Endangered languages documentation project

This project, funded by a Legacy Materials Grant from the Endangered Languages Documentation Programme at SOAS, is digitising and archiving historical audio and video recordings and manuscripts from Ranongga, Solomon Islands.

John Poa Lokapitu (holding recorder) and Kenneth Roga interviewing Hatakiko Muma and Zeberti Toribule at the Kulu Language Institute, Ranongga, 6 Sept 2019
John Poa Lokapitu (holding recorder) and Kenneth Roga interviewing Hatakiko Muma and Zeberti Toribule at the Kulu Language Institute, Ranongga, 6 Sept 2019

Overview

The project is undertaken in partnership with a remarkable grassroots language school, the Kulu Language Institute, where thousands of Ranonggans have learned to read, write, and analyse their own languages. Students and teachers at the Kulu Language Institute are eager to draw on historical material for understanding older forms of their languages, and they are enthusiastic about continuing to add to a digital archive of their languages. They are involved in the typing, transcription, and analysis of historical materials.

This project fits into a larger set of activities focused on expanding the capacity of Solomon Islands to study and document their own languages, including an August 2019 workshop on Solomon Islands languages supported by University of Melbourne and the Australian Research Council funded Centre of Excellence in the Dynamics of Language.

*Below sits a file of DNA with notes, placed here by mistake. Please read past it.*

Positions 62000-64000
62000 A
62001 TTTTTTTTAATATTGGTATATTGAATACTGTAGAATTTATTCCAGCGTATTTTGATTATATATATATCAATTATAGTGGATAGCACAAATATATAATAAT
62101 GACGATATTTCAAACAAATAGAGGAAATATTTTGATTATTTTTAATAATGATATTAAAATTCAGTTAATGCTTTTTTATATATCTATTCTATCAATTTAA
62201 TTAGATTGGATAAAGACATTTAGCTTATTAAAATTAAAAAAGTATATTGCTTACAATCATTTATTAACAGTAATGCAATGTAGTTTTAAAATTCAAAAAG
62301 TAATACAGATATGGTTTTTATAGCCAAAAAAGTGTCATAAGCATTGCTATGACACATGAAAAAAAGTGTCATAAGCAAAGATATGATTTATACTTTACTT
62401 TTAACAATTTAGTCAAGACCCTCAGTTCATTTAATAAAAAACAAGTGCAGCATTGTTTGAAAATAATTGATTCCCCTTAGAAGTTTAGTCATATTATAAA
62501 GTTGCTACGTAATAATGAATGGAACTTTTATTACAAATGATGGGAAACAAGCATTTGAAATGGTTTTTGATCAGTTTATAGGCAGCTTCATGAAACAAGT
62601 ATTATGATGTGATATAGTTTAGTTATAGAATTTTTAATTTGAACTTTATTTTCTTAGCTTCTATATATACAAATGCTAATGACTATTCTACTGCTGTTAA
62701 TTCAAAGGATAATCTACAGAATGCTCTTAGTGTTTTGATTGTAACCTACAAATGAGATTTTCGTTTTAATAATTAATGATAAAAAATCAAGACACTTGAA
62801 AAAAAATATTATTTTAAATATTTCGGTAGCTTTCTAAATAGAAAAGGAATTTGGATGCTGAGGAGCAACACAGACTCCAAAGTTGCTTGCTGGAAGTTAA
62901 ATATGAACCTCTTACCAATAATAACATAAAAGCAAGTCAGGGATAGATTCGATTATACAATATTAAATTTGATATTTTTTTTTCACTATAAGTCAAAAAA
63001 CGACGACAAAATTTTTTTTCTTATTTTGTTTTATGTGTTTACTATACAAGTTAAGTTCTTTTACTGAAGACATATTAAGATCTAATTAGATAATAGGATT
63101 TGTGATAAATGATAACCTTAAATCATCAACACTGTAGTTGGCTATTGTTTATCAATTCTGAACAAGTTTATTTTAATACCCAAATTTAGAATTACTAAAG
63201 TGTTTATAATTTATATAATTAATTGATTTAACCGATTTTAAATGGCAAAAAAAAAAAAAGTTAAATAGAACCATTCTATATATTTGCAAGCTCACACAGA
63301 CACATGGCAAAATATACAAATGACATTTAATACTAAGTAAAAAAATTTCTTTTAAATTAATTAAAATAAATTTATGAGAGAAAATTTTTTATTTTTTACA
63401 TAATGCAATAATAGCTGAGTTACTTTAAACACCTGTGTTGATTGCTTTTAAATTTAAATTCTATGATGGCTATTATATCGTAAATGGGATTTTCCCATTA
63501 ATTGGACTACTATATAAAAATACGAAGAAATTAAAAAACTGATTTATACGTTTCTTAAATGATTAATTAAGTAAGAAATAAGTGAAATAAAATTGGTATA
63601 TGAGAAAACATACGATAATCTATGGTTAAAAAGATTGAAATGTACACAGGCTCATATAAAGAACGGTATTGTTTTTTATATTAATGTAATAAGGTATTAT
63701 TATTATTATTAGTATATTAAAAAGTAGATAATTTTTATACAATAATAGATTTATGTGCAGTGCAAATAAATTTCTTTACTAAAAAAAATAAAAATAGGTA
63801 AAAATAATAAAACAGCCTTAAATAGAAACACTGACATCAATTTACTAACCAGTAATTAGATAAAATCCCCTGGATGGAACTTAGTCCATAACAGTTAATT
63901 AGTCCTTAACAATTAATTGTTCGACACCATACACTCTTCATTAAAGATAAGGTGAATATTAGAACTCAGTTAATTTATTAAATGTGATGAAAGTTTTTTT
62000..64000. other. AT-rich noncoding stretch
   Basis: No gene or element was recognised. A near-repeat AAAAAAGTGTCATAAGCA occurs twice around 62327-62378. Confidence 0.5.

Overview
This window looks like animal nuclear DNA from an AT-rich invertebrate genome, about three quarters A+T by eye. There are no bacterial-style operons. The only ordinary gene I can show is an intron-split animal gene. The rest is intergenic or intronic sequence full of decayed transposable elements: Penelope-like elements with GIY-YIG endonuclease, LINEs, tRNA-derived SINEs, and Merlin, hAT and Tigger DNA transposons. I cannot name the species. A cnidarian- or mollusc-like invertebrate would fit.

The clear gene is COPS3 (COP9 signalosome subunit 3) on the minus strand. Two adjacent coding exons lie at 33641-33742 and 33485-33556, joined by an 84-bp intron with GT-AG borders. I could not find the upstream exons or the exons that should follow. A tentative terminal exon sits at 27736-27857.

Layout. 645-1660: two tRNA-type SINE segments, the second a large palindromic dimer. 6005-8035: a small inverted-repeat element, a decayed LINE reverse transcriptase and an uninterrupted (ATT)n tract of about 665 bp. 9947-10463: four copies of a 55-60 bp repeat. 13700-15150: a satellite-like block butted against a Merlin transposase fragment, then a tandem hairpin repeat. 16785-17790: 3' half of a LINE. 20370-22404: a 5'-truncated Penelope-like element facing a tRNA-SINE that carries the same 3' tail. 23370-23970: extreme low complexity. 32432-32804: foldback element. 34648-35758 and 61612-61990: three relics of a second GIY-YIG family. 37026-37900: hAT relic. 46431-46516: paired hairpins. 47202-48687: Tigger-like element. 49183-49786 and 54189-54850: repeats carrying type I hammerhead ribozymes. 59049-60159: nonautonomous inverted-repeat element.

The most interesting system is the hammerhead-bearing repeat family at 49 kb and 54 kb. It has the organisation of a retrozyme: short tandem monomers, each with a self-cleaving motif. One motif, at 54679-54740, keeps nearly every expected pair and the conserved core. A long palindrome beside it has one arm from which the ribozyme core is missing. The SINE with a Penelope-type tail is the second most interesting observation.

Outcomes

Three collections of materials from Ranongga will be digitised and archived:

  • audio recordings of traditional stories made in 1986 and 1992 by Kenneth Roga and Laurence Stubbs (30 hours);
  • audio-visual recordings made between 1998-2001 by Debra McDougall (100 hours);
  • texts written since 2000 by students of vernacular literacy and grammar (hundreds of texts).

Lectures, blogs and podcasts

Scholary publications

  • McDougall D. & A. G. Zobule, 2021 (forthcoming). ‘All Read Well: Schooling on Solid Ground in a Solomon Islands Language Movement’ The Contemporary Pacific 33 (2).
  • McDougall, D. 2020. ‘Gendered ambition and disappointment: Women and men in a vernacular language education movement in Melanesia,’ in Unequal Lives: Gender, Race and Class in the Western Pacific, edited by Nick Bainton, Kalissa Alexyeff, and John Cox.
  • McDougall, Debra. 2012. ‘Stealing foreign words, recovering local treasures: Bible translation and vernacular literacy on Ranongga (Solomon Islands),’ The Australian Journal of Anthropology 23 (3): 318-339.

Impact

The materials contribute to the documentation of two small Austronesian langauges and further our understanding of intergenerational linguistic change They will be used in the educational initiatives of a thriving local language movement

The project aims to build local capacity in language and cultural documentation and analysis.

Project details

Sponsors

Endangered Languages Documentation Programme, SOAS, University of London

Research partners

PARADISEC

Kulu Language Institute, Solomon Islands

Project team

Dr Debra McDougall, University of Melbourne

Dr Alpheaus Graham Zobule, Kulu Language Institute of Ranongga, Islands Bible Ministries of Solomon Islands

Contact

Dr Debra McDougall